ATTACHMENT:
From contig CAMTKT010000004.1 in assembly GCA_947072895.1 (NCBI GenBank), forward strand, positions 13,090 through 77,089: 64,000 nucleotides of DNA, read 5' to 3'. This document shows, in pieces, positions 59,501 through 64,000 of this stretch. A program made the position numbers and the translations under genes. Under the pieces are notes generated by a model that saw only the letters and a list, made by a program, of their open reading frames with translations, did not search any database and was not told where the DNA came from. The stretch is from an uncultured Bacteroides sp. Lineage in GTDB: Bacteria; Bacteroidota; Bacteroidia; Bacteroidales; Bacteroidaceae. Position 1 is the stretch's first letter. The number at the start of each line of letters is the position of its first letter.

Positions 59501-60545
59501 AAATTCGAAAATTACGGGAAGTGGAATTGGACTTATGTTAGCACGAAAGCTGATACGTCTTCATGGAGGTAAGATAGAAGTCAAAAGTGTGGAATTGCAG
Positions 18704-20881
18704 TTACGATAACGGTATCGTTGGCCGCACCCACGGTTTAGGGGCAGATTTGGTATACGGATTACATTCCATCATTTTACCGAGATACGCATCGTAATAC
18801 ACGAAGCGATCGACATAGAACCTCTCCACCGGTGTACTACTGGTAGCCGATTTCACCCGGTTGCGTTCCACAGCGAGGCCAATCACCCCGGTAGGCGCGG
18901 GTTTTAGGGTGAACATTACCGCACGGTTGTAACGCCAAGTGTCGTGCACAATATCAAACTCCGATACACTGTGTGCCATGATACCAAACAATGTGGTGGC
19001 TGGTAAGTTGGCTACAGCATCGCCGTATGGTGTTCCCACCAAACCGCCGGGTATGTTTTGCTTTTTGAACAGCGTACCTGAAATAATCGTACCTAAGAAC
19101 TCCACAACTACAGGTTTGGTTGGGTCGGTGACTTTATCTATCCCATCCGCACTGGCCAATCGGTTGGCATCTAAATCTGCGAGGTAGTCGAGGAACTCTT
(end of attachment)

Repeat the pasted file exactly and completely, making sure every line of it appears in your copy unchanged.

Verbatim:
From contig CAMTKT010000004.1 in assembly GCA_947072895.1 (NCBI GenBank), forward strand, positions 13,090 through 77,089: 64,000 nucleotides of DNA, read 5' to 3'. This document shows, in pieces, positions 59,501 through 64,000 of this stretch. A program made the position numbers and the translations under genes. Under the pieces are notes generated by a model that saw only the letters and a list, made by a program, of their open reading frames with translations, did not search any database and was not told where the DNA came from. The stretch is from an uncultured Bacteroides sp. Lineage in GTDB: Bacteria; Bacteroidota; Bacteroidia; Bacteroidales; Bacteroidaceae. Position 1 is the stretch's first letter. The number at the start of each line of letters is the position of its first letter.

Positions 59501-60545
59501 AAATTCGAAAATTACGGGAAGTGGAATTGGACTTATGTTAGCACGAAAGCTGATACGTCTTCATGGAGGTAAGATAGAAGTCAAAAGTGTGGAATTGCAG
Positions 18704-20881
18704 TTACGATAACGGTATCGTTGGCCGCACCCACGGTTTAGGGGCAGATTTGGTATACGGATTACATTCCATCATTTTACCGAGATACGCATCGTAATAC
18801 ACGAAGCGATCGACATAGAACCTCTCCACCGGTGTACTACTGGTAGCCGATTTCACCCGGTTGCGTTCCACAGCGAGGCCAATCACCCCGGTAGGCGCGG
18901 GTTTTAGGGTGAACATTACCGCACGGTTGTAACGCCAAGTGTCGTGCACAATATCAAACTCCGATACACTGTGTGCCATGATACCAAACAATGTGGTGGC
19001 TGGTAAGTTGGCTACAGCATCGCCGTATGGTGTTCCCACCAAACCGCCGGGTATGTTTTGCTTTTTGAACAGCGTACCTGAAATAATCGTACCTAAGAAC
19101 TCCACAACTACAGGTTTGGTTGGGTCGGTGACTTTATCTATCCCATCCGCACTGGCCAATCGGTTGGCATCTAAATCTGCGAGGTAGTCGAGGAACTCTT